SD_Spivey_Consulting wrote:
Fri Oct 19, 2018 12:35 pm
ThaBlackLord wrote:
Wed Oct 17, 2018 11:10 pm
Hey Spivey team,

I got a few questions. If my mentor attended the school I want to go to should I have her write me a recommendation or give a call to the admissions? When is the optimal time to apply for a URM (AA male) this cycle?
Hello! If your mentor can share some helpful information about you, such as traits you have that would be useful in law school (analytical ability, writing and research skills, logical reasoning, etc.) then it could make for a good letter, but I would also make sure you have at least one academic reference and/or a professional reference on file as well. Definitely make sure that the recommendation is in writing. If you don't want your mentor to be one of your official LORs, then have her send an email to admissions directly and write that she wanted to put in a good reference for you. That way, it's not one you've requested to be part of your app, but it will end up in your file to be read along with your formal application documents.

As for when the optimal time to apply for you is, well, it's no different than anyone else's. Our https://blog.spiveyconsulting.com/its-e ... ecent blog discusses what's early, normal and late. One thing that is a bit different is that some URM groups tend to apply a little later in the cycle and therefore, tend to get admit offers later in the cycle. If you're someone that the committee wants to admit and they still have room, they'll admit you, but we cannot say there is any "optimal" time for a particular ethnic group to apply.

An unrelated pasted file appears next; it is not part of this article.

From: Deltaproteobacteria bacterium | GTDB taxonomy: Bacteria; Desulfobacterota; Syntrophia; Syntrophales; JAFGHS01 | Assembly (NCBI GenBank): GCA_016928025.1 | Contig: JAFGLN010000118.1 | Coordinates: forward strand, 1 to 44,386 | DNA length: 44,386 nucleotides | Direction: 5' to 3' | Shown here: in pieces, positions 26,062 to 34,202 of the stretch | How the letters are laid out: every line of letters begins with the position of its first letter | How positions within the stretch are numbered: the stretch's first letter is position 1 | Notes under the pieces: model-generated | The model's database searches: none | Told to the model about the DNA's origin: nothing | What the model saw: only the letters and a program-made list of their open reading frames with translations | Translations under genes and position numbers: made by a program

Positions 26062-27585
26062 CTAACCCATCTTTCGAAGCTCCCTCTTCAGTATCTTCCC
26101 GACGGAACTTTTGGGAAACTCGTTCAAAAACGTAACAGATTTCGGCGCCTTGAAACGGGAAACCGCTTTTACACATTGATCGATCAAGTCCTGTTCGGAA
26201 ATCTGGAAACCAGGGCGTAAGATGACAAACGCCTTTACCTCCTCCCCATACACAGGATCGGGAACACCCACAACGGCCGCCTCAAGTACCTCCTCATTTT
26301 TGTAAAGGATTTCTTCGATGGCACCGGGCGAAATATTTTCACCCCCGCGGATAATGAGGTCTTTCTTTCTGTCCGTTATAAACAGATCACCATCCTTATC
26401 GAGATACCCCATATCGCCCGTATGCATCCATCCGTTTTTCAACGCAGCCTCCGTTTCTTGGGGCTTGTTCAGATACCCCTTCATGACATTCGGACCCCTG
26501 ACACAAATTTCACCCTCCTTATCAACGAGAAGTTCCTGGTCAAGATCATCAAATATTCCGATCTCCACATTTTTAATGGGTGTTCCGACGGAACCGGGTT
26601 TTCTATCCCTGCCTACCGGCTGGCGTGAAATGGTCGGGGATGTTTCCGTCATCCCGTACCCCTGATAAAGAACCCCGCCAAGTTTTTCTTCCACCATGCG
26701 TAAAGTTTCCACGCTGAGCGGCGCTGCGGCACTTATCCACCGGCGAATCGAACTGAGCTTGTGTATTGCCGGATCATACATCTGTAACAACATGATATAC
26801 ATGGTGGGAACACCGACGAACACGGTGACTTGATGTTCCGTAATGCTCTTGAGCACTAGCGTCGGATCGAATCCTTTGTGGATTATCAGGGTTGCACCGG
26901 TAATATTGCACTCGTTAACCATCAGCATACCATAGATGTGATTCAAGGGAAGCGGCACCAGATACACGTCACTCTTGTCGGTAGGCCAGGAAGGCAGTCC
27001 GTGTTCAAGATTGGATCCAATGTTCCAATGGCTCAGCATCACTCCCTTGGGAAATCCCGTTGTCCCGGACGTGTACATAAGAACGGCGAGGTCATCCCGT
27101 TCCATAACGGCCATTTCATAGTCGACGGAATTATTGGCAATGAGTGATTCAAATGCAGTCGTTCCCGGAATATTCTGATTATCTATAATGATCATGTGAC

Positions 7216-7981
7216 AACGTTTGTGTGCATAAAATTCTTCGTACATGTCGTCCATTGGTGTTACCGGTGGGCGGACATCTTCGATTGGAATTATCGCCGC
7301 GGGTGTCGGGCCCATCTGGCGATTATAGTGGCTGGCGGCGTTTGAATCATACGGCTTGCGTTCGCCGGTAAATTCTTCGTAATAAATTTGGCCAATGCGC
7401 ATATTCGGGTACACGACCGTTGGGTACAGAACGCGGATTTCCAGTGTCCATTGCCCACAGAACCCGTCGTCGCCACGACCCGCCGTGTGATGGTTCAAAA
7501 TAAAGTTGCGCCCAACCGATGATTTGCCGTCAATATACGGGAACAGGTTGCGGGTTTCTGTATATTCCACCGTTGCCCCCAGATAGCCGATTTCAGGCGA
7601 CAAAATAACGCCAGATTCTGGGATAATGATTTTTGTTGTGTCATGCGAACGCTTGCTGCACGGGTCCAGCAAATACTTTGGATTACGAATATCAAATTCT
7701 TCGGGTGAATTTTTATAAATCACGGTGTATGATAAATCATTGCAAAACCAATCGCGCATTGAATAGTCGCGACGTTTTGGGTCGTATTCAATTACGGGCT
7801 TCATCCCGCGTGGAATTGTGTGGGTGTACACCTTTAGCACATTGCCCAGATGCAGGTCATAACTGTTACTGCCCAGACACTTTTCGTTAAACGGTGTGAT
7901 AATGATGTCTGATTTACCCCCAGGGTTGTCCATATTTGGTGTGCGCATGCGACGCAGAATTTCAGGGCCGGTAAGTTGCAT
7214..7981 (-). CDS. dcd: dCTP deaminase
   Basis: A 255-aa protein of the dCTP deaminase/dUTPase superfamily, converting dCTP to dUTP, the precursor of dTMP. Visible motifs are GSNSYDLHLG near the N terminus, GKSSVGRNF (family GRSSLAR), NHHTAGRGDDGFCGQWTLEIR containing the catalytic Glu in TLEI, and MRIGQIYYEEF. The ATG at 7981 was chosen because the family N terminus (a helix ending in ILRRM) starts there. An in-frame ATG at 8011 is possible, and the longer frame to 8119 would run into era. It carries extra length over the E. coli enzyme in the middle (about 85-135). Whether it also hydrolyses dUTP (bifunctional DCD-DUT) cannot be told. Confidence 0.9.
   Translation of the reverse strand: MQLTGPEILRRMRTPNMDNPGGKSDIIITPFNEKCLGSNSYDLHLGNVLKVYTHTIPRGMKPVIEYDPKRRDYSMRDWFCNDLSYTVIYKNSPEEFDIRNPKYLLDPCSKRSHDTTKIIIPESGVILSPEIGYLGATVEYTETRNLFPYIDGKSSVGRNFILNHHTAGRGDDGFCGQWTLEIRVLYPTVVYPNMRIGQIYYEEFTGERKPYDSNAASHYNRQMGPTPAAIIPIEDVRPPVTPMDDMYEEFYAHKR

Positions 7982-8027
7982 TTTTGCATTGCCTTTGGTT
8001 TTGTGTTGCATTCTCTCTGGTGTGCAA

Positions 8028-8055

Once again, thank you so much for having taken the time to answer my questions!

mjw958wn
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Re: Spivey Consulting Q&A with Adcoms from Yale, Harvard, Penn, Chicago etc.

Post by mjw958wn » Fri Oct 19, 2018 8:24 pm

Hi Spivey Team,

Yale's instructions for the résumé state: "Unless you have a significant number of publications, the Admissions Committee prefers résumés to be no longer than one page."

What would you advise a non-traditional (10+ yrs out of college) who has a potentially 2-page-long résumé not from a long publications list but from the sheer number of post-college jobs plus 2 grad degrees?

Thank you!